Practical Ideas to Keep Workplace Relationships Satisfying

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  • Date Written/Produced: 1/2010
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  • Skill Level: Introductory Skill Level

Workplace relationships are complex. Each employee brings their unique self to work. Their background, perspective, emotional triggers, and working style. Add to this the dynamics of power relations, and the fact that often workplace communication now takes place at our computer keyboards rather than face-to-face.

With all that we juggle in the workplace, it’s no wonder the stress of just getting along can often dramatically affect how much we like our job.

It's important to remember that you and your co-workers also share some important commonalities.

Needs for respect, contribution, acknowledgment and appreciation are common human needs in the workplace. A need to accomplish specific goals and fulfill certain dreams may also be part of the mix. And the need for belonging often surfaces when people are engaging in workplace fun and banter.

Even with the best of intentions, we may engage in communication that keeps these needs from being met – for ourselves or our co-workers. To keep your workplace relationships – and your job – satisfying, consider avoiding some of these common communication mistakes:

1. Speaking to the Boss or Co-Workers Instead of the Person Whose Behavior has Triggered Unpleasant Feelings in You

“Sherry is so rude,” we may say to our office mate. Commonly referred to as gossip, this type of communication often connects with one person or people at the expense of someone else.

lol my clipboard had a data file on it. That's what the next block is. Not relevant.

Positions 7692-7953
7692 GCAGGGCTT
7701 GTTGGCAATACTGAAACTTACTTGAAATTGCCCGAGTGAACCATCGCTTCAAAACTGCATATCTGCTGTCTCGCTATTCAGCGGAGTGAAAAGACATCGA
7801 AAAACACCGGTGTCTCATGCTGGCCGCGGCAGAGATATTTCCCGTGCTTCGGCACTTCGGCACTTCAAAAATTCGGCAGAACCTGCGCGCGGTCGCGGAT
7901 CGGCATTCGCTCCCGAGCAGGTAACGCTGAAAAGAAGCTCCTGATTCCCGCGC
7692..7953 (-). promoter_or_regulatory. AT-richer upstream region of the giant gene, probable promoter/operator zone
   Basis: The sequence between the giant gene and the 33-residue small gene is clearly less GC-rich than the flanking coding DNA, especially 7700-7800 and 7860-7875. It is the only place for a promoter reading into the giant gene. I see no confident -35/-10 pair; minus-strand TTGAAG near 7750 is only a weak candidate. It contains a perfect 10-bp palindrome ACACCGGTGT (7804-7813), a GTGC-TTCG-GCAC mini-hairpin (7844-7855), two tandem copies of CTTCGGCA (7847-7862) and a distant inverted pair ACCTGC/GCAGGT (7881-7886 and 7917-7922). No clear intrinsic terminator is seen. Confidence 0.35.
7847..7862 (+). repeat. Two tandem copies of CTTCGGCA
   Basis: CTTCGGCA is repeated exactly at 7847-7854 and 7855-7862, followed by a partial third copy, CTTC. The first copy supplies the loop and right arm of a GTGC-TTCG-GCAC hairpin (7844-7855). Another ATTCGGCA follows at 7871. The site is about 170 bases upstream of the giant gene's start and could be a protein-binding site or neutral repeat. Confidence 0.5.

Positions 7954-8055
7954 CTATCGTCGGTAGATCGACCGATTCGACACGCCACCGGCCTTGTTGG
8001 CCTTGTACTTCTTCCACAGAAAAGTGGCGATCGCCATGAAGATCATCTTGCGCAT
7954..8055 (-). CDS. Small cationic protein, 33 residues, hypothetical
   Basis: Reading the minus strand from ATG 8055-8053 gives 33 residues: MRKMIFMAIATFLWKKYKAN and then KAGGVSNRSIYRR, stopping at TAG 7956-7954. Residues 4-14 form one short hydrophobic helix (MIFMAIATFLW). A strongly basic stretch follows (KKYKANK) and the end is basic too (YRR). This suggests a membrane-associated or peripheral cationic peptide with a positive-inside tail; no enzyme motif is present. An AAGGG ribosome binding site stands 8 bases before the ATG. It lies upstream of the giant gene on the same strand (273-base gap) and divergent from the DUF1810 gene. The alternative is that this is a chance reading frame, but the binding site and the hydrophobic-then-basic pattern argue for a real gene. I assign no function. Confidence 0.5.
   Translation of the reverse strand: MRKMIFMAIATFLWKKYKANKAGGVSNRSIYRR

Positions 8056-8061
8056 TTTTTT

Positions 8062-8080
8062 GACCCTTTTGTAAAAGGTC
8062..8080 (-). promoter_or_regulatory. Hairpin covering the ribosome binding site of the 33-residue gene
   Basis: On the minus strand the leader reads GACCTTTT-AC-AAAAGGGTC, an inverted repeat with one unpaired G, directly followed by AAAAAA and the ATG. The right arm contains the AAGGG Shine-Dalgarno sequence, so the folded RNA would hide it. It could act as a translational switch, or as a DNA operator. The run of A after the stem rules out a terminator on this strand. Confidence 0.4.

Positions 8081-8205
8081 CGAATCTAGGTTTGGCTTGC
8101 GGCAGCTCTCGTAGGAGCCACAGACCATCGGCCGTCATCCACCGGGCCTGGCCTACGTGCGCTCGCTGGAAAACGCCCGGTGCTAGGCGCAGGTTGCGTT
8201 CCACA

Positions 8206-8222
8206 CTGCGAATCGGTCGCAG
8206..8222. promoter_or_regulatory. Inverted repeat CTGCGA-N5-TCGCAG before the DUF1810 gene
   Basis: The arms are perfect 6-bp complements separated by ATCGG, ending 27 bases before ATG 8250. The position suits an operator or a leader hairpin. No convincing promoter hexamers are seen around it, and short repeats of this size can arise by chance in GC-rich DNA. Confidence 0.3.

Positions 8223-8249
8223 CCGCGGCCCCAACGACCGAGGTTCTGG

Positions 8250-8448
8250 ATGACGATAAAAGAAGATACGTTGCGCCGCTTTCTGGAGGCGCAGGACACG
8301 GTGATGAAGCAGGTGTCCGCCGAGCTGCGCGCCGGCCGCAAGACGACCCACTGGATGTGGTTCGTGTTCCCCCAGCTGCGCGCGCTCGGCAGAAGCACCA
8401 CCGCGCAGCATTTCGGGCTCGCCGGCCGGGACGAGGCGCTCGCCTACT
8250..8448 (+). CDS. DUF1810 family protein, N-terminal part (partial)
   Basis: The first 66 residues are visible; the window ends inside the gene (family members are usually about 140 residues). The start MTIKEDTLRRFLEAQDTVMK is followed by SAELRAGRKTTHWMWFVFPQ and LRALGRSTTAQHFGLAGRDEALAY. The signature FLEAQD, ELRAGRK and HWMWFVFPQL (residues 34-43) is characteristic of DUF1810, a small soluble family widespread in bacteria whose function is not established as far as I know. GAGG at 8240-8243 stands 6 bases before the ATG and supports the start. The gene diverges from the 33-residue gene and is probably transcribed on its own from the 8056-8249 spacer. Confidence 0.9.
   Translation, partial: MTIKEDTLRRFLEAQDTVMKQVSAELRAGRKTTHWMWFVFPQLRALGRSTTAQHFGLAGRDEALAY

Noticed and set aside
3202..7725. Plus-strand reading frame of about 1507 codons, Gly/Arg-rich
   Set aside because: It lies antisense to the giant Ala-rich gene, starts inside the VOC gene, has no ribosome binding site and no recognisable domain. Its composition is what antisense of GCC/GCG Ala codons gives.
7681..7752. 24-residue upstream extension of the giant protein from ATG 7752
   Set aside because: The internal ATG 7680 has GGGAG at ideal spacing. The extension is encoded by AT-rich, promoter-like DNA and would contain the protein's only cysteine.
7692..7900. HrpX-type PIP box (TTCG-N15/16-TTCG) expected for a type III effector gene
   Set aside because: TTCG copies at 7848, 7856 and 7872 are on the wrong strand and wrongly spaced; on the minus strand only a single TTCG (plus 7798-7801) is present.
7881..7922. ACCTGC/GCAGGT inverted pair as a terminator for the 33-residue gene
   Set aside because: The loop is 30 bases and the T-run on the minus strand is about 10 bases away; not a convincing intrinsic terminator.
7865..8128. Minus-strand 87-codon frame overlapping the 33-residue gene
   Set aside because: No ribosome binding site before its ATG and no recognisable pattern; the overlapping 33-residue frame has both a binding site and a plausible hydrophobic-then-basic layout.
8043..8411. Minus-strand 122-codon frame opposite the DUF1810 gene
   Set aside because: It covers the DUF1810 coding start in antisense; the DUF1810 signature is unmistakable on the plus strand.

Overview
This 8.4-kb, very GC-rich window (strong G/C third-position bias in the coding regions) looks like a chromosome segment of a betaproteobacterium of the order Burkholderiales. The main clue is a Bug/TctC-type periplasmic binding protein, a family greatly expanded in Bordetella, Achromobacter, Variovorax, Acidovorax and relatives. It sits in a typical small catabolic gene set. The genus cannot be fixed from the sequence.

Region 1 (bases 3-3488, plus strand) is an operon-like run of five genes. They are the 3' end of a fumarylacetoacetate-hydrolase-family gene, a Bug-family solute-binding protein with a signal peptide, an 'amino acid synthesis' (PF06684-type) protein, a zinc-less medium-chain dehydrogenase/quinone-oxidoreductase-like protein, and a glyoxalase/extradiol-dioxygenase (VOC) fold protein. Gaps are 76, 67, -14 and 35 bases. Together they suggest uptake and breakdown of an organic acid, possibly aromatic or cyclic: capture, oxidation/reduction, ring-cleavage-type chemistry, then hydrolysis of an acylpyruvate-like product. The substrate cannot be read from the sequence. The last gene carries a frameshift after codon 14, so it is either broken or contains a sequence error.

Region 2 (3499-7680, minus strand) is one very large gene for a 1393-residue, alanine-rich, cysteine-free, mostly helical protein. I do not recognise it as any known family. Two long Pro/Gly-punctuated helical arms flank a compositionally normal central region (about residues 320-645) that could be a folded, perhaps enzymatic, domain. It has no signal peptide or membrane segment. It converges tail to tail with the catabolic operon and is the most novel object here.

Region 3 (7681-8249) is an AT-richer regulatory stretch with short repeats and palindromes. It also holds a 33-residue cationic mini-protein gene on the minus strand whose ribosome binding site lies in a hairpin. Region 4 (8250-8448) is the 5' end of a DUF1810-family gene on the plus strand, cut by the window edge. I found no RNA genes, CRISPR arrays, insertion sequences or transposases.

When we jump on someone's gossip train we begin to create “enemy images” of the person we're talking about - we put people in boxes or label them. Neither is likely to contribute to a harmonious workplace.

Unfortunately, when we hold our perceptions as truth (in this case, the label of “rude”) without hearing the other person's experience, we add to the separateness we are already experiencing.

We often gossip when we are uncomfortable telling our truth directly to the person involved. This could be because we don't know how to tell them without getting angry, we're afraid of their response, or we’re worried how they'll hear the message.

As an antidote to gossip, we may choose to speak our truth directly using observations, feelings, needs and a clear request. 

2. Taking Other Peoples' Words Personally

Any time someone is communicating to us, their message is about the person's needs and not about us. When we think the message is about us, it’s easy to become defensive.

Listen for the need beneath the message. “I need you to only receive clients in your zip code.” Translation — “You'd like to know that we are working together as a team and I am playing by the same rules as you?”

3. Stating an Evaluation as a Fact

For example, “She doesn't do anything around here.”